“Thick mosses surrender gracefully to gravity from the tips of branches. Then carpeting the earth, as in the old cemetery, they swallow up each of my footsteps. Goosebumps. To draw the smallness of the forest.
How the needles organise themselves on the minuscule branches of the pine tree, and how the branches organise themselves along the trunk. And then, to draw the forest and the mountains,” Raymond Martin.
Raymond Martin, child psychologist and self-taught painter, was born at Lac-a-la-Croix, Lac-Saint-Jean, Québec and lives in Moncton, New Brunswick. His most recent series is a result of his visit to Haida Gwaii, B.C. in July 2014.
The striking colour, incised outlines and flattened perspective that characterize his work are distinctive and immediately seductive. Martin has been linked to 20th century artists like Picasso, Klee and Dubuffet.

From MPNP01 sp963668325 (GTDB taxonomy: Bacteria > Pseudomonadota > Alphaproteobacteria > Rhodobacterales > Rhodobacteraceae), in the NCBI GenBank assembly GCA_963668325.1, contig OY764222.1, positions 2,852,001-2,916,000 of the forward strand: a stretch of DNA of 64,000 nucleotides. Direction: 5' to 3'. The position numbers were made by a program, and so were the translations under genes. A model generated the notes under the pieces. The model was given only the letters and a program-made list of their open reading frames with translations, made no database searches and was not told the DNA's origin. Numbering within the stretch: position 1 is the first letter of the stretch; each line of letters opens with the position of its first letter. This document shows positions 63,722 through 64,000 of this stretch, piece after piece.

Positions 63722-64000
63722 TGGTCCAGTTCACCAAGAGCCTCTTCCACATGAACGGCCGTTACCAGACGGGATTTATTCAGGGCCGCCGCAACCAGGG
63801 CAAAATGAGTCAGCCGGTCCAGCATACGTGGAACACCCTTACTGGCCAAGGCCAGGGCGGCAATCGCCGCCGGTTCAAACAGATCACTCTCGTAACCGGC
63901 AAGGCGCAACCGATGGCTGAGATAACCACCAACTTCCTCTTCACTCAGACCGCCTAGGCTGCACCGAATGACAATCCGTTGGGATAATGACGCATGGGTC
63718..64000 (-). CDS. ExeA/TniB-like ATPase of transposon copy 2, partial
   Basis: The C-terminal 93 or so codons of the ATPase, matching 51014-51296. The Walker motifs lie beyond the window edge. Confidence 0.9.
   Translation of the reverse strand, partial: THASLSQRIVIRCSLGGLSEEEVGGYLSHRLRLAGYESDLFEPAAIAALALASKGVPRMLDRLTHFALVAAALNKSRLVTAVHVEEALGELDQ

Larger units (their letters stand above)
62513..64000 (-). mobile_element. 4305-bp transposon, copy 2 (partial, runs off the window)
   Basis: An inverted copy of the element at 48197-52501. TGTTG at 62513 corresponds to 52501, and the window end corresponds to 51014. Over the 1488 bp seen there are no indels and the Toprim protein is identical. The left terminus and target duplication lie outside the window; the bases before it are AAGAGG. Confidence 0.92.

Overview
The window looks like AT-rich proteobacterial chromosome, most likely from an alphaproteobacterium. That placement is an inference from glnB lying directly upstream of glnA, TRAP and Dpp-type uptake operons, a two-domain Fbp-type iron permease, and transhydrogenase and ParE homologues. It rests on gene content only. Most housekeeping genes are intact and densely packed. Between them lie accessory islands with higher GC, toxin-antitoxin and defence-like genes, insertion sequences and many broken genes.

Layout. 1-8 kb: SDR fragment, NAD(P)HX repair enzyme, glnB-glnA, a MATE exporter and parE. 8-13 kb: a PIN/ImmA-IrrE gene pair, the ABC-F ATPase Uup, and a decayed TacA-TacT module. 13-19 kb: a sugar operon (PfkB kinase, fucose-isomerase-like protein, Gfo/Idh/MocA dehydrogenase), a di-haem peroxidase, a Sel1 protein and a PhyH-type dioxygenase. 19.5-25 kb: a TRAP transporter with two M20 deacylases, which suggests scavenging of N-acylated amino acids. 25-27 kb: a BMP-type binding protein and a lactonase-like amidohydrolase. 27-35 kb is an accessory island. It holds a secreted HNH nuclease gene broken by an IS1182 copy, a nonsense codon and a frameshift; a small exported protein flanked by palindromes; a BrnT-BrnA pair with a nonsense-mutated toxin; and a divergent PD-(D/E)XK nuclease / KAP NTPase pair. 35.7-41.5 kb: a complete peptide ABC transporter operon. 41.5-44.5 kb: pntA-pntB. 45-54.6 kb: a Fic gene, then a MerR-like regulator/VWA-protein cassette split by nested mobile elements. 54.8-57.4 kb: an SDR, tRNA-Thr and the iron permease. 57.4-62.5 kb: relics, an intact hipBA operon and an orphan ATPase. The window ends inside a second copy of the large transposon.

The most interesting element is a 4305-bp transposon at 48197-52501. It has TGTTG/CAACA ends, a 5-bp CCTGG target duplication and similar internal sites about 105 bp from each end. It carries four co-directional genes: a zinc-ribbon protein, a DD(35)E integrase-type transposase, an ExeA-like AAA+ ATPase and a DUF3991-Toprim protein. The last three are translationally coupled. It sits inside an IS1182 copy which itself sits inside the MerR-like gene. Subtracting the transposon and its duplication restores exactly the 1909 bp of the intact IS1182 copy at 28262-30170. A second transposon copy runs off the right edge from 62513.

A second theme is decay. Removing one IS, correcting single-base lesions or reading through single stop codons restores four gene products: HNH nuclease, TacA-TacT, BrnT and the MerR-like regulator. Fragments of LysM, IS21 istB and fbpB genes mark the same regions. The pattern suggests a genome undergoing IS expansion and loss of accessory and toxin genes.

In a catalogue essay, Hermenegilde Chaisson writes of Martin’s visit to Haida Gwaii that one is aware “… viewing the resulting paintings that this experience is akin to a mystical moment in its desire to merge with nature, an almost shamanic experience. The way he painted these trees is indicative, in his evolution as an artist, of a new approach in the representation of that subject. The presence of the motif, the repetition of certain elements, the decision to remove their depth to bring them forward at the surface of the painting, transforms these trees into symbols of a landscape and a country — ours — that we experience here in all its exoticism and its grandeur.”
Martin has been exhibiting in solo and group shows since 1985. His paintings are found in important public collections, including the Canada Council Art Bank, Foreign Affairs Canada, the New Brunswick Art Bank, the Beaverbrook Art Gallery and Art Gallery of Nova Scotia as well as corporate and private collections.